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The Opportunity Project Demo Day: Open Innovation in Action

Guest blog post by Drew Zachary and Mara Abrams, U.S. Census Bureau

On November 29th, Under Secretary for Economic Affairs Karen Dunn Kelley and Acting Census Bureau Director Ron Jarmin kicked off The Opportunity Project Demo Day, an event that brought together over 200 innovators from the tech industry, government, non-profits and universities to launch 12 new digital tools built with public data.

Launched in 2016 and led by Commerce since January, The Opportunity Project (TOP) is a pioneering model for public-private partnership. Through TOP, organizations collaborate to solve problems using data and technology in a 12-week user-centered design sprint. First, agencies like the Departments of Education, Commerce, Treasury and the Office of Management and Budget identify big issues facing the public, like youth and veteran homelessness, and engaging hard to count communities in the U.S. Census. Then, companies sign on to build tech solutions, and grassroots organizations help connect target end users to share their input. But that’s only the beginning – the tools continue to grow and serve their target end users even after the sprint ends. We’ve used this model to catalyze 50 solutions to date--built by teams like Redfin, Mapbox, Airbnb, LinkedIn and more, and we’re just getting started!

Here’s a round-up of new tools and resources launched by companies, non-profits, universities and the Department of Commerce at Demo Day.

  • Cisco’s My City Data Learning Tool, MIT’s BayesDB, Measure of America’s DATA2GO.NYC and IBM’s PopCount (iOS app available in the App Store) help engage hard to count communities in the Census and help communities understand the value of Census Bureau data.
  • Cisco DevNet also built a learning lab that helps their community of 400,000+ developers learn how to work and build with Census Bureau data.
  • Care Partners Plus’s Get Vets Help and PAIRIN Pathways help homeless veterans access services and support, and military families find success in civilian careers. They also partnered with Lyft to make free rides available to homeless veterans in need of transit to critical services or job interviews.
  • Excella’s Myspot helps youth experiencing homelessness find shelters, Wi-Fi hotspots and more.
  • eCivis’s Grants Intelligence and True Impact’s Social Impact Reporting Platform help make federal grants data user-friendly for local leaders.
  • Students from Ohio State launched their Opportunity Project Hackathon-winning tool Transity, which uses public and private data to provide daily commuters and city planners local “commutability” scores.
  • 2016 TOP team Ovela came all the way from Estonia to share progress on FindYour.Town, which helps rural communities rebuild their economies by telling their unique stories and find available funding.
  • The Census Bureau launched a User Centered Methods certificate program to build skills enterprise-wide in delivering on our mission using best practices of human-centered design.
  • We launched The Opportunity Project digital toolkit so that anyone can adopt this process.
  • The Census Bureau shared the latest of, a new platform for the public to interact and search the Census Bureau’s data, including new developer resources and APIs.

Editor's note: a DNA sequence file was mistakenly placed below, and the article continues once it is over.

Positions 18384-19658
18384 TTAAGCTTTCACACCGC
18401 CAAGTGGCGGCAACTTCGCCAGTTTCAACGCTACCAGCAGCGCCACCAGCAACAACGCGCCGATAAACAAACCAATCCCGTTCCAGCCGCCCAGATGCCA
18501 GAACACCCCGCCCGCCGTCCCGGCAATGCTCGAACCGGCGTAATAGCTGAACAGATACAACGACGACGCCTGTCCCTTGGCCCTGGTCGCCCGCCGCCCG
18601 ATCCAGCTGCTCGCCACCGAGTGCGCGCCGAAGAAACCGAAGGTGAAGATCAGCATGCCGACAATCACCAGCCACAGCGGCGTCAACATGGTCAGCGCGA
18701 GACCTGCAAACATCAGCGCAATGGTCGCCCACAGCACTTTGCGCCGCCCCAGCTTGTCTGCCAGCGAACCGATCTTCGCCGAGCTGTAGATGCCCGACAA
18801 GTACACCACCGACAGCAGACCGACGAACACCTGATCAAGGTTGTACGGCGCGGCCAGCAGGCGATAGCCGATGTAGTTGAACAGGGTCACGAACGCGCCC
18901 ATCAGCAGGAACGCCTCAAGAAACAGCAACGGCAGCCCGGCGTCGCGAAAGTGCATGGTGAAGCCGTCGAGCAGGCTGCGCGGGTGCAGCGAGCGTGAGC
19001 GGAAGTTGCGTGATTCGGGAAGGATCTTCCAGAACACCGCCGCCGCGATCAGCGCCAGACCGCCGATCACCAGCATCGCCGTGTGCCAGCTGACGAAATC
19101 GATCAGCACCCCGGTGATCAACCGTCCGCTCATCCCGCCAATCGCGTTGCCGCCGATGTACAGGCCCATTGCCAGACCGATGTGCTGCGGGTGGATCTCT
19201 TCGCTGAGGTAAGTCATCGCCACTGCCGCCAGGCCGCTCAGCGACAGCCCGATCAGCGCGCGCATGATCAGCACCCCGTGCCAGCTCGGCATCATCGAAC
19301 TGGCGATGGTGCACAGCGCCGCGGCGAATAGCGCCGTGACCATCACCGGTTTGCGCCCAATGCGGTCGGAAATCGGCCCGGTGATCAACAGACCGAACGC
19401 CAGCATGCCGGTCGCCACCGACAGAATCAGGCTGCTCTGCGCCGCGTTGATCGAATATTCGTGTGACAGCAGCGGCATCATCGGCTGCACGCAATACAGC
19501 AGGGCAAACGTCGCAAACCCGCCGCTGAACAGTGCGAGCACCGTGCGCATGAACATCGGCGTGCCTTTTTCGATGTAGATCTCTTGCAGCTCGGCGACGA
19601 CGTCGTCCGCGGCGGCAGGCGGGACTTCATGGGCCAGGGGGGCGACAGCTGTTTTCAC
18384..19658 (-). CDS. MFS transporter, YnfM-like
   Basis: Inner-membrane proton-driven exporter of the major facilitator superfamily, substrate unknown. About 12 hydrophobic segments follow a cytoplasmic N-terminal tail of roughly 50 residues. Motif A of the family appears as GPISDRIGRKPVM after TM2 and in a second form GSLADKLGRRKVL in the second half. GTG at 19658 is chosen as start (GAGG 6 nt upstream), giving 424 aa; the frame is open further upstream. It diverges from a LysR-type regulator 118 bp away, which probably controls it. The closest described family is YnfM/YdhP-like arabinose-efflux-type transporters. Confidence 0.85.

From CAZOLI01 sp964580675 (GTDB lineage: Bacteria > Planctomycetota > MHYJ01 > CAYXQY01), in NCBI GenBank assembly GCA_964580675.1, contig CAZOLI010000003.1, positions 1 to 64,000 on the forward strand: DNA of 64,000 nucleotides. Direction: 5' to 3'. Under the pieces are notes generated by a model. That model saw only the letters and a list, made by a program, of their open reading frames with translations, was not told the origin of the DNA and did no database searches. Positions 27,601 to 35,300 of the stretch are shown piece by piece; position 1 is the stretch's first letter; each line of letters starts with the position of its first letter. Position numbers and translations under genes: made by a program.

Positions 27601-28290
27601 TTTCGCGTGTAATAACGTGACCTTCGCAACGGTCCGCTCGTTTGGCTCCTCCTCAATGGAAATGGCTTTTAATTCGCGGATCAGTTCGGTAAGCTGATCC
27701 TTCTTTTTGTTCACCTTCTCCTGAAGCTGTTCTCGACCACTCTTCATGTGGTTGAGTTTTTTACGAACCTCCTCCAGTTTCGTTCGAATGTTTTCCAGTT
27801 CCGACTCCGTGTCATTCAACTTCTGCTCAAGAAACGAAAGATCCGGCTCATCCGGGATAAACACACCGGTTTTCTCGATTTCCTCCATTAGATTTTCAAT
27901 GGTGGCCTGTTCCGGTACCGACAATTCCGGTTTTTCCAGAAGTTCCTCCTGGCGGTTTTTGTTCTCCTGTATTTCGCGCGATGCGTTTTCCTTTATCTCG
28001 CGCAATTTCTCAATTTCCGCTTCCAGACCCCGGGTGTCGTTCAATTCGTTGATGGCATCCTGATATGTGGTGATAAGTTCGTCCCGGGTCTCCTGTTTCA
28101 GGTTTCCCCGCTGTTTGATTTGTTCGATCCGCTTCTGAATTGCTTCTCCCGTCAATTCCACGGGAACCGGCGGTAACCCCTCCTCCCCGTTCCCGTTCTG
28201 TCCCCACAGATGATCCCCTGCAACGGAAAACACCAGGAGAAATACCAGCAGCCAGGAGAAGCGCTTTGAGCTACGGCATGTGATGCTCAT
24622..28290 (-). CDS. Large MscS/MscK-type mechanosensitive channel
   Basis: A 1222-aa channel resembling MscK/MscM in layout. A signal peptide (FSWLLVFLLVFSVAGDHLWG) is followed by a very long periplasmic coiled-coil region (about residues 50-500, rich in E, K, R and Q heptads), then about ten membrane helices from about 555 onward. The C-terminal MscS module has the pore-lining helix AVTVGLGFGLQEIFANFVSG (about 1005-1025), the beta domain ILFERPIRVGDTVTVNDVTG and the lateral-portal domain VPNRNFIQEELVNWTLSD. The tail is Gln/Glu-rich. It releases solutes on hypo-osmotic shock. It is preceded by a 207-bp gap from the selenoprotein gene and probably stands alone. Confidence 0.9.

Big problems need cross-sector solutions. Although the tools presented at Demo Day were extremely diverse – ranging from IBM’s iOS app to MIT’s Artificial Intelligence-based system, to Cisco DevNet’s online game – what they all had in common was the incredible processes behind them. In their lightning talks, teams like Excella Consulting, PAIRIN, and IBM focused as much on their processes – which leveraged agile development, design thinking and human-centered design – as on the products themselves. And that’s really what Open Innovation is all about – reinventing government design as a collaborative process, not bound by the idea that government solutions have to be stuffy or out of touch – or that government has to be the only one designing solutions in the first place. TOP helps bring the design process and creativity of the tech industry to the table and helps us engage directly with the public to better understand their wants and needs. Government can identify big problems and available data, but people in communities know best what their experience is like day to day, and technologists know how to build effective digital solutions. Put all this expertise in a sprint together, and you’re going to get some amazing results. During Demo Day, Acting Federal CIO Margie Graves, Fiscal Assistant Secretary Dave Lebryk and Director of the Department of Education’s Policy and Program Studies Service Jenn Bell-Ellwanger echoed these ideas.

What’s next? This is only the beginning for TOP.  Next year, we’ll be tackling problems like using geospatial data to advance community economic development, and our partners at Education, Treasury, OMB and more are just as excited to continue teaming up to solve new problems. Head over to to view all the tools, join our next cohort, use our newly launched toolkit, help deploy the products built so far, share data feedback, or just stay in the loop! You can reach us at We hope these tools inspire you to join us in the next round, and we can’t wait to see what you build!

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